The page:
In years past, California teens could legally operate a motorcycle, with a learner’s permit, at the age of 15 years and 6 months. There were no requirements for training and no limits to the horsepower of the bike ridden: in other words, prior to your 16th birthday, you could get your permit and then go plunk down cash on a BMW S1000 RR or a Suzuki Hayabusa. Motorcycle dealers, reeling from the virtual collapse of the powersports market, certainly weren’t going to say “no” to a new rider with cash in hand.
That changed with the introduction of “Jarrad’s Law” on January 2, 2011. Named for a California teen killed while learning to ride on a Suzuki GSX-R, the new law requires riders under age 21 to undergo 15 hours of rider training prior to receiving their learner’s permit. The bill wasn’t written by a stodgy legislator; instead, the bill was authored by the brother and a friend of Jarrad Cole, who looked to find some positive outcome from Jarrad’s death.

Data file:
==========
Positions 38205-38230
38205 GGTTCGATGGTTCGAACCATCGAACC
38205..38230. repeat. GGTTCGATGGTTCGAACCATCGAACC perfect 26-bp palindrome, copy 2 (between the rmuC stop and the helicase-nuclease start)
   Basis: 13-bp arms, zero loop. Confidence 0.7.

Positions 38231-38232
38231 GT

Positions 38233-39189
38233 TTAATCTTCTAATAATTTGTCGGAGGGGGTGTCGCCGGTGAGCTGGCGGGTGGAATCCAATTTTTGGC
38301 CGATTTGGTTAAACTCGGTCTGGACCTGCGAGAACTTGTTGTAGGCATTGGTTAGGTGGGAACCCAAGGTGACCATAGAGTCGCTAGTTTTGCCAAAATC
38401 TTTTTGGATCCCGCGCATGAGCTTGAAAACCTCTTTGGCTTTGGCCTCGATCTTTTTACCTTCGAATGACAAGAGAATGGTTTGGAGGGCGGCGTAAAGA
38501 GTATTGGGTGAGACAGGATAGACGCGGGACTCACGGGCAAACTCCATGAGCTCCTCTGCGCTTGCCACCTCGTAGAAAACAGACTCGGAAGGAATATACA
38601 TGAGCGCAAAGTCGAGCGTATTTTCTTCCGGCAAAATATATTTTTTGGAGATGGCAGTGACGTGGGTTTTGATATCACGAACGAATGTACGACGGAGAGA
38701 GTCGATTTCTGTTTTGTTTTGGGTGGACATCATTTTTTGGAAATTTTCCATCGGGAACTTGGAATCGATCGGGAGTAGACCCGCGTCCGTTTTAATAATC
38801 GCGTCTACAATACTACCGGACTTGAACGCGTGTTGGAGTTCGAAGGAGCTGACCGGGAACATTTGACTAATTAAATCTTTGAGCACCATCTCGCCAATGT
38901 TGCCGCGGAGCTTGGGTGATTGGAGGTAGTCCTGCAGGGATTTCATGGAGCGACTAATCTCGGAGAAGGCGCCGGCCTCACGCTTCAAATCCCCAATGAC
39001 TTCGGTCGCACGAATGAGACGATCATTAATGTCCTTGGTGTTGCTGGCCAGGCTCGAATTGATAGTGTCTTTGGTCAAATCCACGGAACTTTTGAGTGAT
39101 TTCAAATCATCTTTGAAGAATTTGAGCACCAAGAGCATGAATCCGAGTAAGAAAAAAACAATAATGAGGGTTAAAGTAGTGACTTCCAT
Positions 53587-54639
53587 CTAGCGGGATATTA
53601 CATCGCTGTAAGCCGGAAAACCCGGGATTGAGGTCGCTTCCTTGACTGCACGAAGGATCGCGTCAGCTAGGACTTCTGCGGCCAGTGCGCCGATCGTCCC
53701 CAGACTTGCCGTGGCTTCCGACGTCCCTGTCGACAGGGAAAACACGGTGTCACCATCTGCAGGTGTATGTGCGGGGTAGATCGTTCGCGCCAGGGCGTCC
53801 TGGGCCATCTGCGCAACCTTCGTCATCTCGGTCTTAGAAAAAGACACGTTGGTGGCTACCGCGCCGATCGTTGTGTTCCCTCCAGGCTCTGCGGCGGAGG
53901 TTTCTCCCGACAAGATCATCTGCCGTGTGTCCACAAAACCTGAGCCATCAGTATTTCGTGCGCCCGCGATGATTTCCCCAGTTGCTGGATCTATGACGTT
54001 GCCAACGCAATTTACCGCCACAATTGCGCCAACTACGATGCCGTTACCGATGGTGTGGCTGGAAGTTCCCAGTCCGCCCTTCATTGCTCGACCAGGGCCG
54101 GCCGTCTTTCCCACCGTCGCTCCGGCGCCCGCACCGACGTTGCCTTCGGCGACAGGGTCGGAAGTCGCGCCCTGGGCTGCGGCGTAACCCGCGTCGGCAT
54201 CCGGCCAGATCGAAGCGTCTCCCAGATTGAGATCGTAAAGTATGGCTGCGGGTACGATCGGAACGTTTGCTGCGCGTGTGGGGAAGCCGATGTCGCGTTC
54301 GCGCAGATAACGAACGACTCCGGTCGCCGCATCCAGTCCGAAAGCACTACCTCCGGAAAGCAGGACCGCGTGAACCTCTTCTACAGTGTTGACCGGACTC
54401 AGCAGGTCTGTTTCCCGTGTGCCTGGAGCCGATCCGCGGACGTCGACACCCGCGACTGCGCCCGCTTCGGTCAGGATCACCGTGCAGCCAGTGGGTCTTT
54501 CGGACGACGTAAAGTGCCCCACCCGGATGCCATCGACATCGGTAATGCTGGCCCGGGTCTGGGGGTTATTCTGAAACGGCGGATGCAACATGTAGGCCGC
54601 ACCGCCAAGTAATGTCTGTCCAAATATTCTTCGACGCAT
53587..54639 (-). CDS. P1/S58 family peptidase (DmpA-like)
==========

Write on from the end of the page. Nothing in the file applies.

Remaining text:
The bill mandates training but stops short of restricting engine size or horsepower available to new riders. In that regard, it’s unlike tiered licensing used by countries in the EU and Asia. Still, opponents see it as just another restriction of personal freedom; supporters (myself included) see it as a step in the right direction. I’ve lost my share of friends on bikes, and none of them had formal training that could have enhanced their ability to predict and avoid dangerous situations. What could possibly be wrong with requiring new riders to display a minimal standard of competency before we turn them loose on the roads?
Source: Hell For Leather